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by Rayne

Angry Republican Senators Fret over Koch Industries’ Privacy

10:39 am in Business, Conservatism, Economy, Government, Legislature, Politics, Tea Party by Rayne

This past week angry Republican senators demanded to know whether a senior official in the Obama administration had gone through the tax filings of an entity Politico characterized as a "privately held corporation run by some of the country’s biggest conservative political benefactors." The firm was identified as Koch Industries. You may recognize them as significant contributors to Republicans and conservative issues, including the Tea Party’s organization.

The focus of the senators’ anger is Austan Goolsbee, who’d recently been appointed as chairman of the Council of Economic Advisers. During a conference call with reporters Goolsbee referred to Koch Industries as an example of a corporation which doesn’t pay corporate taxes.

At no point in either of the articles in the New York Times or Politico does it say that Goolsbee admitted to accessing IRS records, yet Senator Chuck Grassley (R-IA) and six other unnamed Republican senators are in a dither about this assumed invasion of Koch’s privacy.

What a crock.

Koch Industries is quite obviously a conglomerate of smaller firms, and the smaller firms are structured in a number of different ways, including limited liability companies (LLCs) and partnerships. And the structure of each of Koch Industries’ subsidiary entities is public information, filed with the states in which each entity organized. Oh, and this information is right there on their damned web site, if you care to poke around at Koch’s businesses’ home pages.

LLCs and partnerships in particular don’t pay corporate taxes. There’s no rocket science here, no digging through IRS filings required to determine this.

Any wet-behind-the-ears second-year business school student could tell you that LLCs and partnerships don’t pay corporate income tax. Income is instead passed through to the owners of these entities, and the owners pay personal income tax.

At least they pay personal income tax when there’s a profit — and any third-year business student will tell you how to ensure there’s no profit.

(And they’d certainly be able to tell you why an LLC is preferable to a partnership; liability is limited to the assets held by the corporation, unlike partnerships, and corporations can live forever if set up properly.)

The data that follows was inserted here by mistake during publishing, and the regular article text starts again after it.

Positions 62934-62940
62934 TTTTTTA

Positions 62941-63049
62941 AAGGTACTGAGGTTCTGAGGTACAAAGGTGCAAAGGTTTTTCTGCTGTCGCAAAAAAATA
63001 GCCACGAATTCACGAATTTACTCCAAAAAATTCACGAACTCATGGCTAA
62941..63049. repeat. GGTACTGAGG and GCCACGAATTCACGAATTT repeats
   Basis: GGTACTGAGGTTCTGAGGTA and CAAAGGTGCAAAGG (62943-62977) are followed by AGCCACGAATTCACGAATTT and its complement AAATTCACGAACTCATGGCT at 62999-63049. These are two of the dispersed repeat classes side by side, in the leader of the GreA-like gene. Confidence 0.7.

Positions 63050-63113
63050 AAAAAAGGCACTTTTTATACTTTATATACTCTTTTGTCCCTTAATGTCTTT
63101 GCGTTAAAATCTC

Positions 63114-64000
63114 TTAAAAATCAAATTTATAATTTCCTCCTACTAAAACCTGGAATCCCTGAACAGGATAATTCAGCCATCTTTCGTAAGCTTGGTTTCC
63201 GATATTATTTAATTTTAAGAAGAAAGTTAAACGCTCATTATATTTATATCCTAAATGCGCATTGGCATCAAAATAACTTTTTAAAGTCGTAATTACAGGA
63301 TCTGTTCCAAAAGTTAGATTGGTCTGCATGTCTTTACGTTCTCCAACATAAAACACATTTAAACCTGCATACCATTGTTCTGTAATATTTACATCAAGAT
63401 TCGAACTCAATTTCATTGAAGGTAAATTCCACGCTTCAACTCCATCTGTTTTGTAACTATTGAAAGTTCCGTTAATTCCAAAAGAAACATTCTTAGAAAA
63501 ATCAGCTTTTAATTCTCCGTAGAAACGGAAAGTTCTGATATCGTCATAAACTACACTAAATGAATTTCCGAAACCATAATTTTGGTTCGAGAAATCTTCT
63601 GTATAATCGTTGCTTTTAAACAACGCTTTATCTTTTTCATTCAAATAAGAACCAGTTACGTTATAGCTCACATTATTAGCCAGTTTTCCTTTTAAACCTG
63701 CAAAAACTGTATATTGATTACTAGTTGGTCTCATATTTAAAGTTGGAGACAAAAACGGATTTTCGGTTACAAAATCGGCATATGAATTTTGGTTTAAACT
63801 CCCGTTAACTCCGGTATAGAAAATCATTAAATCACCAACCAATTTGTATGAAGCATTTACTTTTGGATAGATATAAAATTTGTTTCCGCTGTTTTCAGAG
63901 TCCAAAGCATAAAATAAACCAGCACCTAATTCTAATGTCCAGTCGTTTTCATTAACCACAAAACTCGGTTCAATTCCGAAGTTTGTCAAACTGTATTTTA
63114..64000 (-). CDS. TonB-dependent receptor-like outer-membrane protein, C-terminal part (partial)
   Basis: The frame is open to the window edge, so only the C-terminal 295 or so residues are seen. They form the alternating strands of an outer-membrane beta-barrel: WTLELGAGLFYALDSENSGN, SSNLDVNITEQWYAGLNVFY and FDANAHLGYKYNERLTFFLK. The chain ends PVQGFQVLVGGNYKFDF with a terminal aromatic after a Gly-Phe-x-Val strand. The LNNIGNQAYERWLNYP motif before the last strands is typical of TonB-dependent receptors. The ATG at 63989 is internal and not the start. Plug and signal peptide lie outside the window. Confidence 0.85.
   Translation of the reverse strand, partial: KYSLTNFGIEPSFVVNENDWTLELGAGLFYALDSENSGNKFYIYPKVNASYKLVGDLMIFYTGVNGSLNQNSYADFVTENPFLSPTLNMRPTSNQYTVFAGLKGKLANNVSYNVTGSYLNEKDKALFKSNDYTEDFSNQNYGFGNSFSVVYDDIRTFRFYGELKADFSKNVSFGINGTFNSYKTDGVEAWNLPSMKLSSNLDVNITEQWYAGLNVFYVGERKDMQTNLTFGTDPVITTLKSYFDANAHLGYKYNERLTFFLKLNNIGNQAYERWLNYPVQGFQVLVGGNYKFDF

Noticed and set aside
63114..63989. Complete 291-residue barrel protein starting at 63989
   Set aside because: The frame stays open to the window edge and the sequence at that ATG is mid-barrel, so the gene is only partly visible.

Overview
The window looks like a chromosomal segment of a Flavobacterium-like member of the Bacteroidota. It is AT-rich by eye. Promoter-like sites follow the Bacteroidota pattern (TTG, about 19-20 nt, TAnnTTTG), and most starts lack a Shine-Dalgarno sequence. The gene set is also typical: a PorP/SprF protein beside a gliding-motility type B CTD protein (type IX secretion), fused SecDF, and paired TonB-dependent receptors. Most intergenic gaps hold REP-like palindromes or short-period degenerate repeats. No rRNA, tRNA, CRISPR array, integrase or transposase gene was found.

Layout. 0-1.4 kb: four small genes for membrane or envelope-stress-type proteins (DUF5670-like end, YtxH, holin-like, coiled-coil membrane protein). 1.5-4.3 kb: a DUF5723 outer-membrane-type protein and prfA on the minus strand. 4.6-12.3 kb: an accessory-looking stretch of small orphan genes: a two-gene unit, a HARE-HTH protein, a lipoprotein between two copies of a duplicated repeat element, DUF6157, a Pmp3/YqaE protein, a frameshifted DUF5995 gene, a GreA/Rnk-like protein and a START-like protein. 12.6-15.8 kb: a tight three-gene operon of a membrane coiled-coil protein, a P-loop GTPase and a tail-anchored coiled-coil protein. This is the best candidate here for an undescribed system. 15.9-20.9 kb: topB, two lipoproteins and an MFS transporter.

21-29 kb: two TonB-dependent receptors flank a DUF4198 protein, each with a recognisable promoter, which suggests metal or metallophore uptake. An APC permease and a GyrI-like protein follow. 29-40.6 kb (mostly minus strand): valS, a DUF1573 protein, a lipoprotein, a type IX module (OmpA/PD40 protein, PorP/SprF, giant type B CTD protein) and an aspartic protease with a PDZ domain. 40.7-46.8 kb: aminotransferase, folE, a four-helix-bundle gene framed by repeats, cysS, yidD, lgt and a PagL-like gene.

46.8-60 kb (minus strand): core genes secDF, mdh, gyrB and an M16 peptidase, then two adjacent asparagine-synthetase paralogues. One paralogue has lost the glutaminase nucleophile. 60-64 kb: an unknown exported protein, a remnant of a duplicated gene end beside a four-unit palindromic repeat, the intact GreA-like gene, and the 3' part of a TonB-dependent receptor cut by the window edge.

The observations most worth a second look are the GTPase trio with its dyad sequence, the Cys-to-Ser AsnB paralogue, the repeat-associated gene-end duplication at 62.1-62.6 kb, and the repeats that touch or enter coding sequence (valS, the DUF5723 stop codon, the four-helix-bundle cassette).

What’s disturbing about these two articles is a lack of pushback by the journalist; why didn’t they question the complaints of the senators? why didn’t they push Koch Industries a little harder, when they replied indignantly that they paid their taxes; did they not think to ask what kind and how much tax Koch paid?

And why didn’t the senators — the men responsible for making laws related to the establishment and regulation of corporations — know that Koch Industries is no different than an overwhelming number of businesses here in the U.S. with regards to their tax payments?

Or was this really just an opportunity to do several things at once: reject and punish the Obama administration and Austan Goolsbee as a proxy while providing cover for one of their biggest donors?

Or were they anxious that the Tea Party’s largest and best-known benefactor might take issue with them should these Republican senators not come to their defense?

Or do these Republican senators not want anybody to look too closely at Koch Industries?

One might wonder why they are so upset about Koch Industries’ tax filings, when the largest companies in America share their financials as required of publicly-held entities. General Electric also paid -$1.1 billion in corporate taxes in 2009 — yes, a negative number! — as highlighted in Forbes Magazine.

And yet you don’t see these same Republican senators getting their shirts in a knot over this information.

by Rayne

Four Senators Call for SIGAR Chief’s Removal; Contractor Controls Remain Troubled

4:38 pm in Afghanistan, Countries in Conflict, Foreign Policy, Government, Iraq, Legislature, Military by Rayne

Four Senators called for the removal of the Special Inspector General for Afghan Reconstruction today in a letter (pdf) to President Obama.

The Senators — Claire McCaskill (D-MO), Tom Coburn (R-OK), Susan Collins (R-ME), and Charles Grassley (R-IA) — appear not to have laid out all their cards when they put this letter together. One might wonder if this letter was encouraged by members of SIGIR — the office of the Special Inspector General for Iraq Reconstruction — since those folks are looking for new jobs into which they can rotate, bringing their oh-so-special skills. You know, the ones which kept the U.S. from losing money through the nose and built a vibrant new Iraq.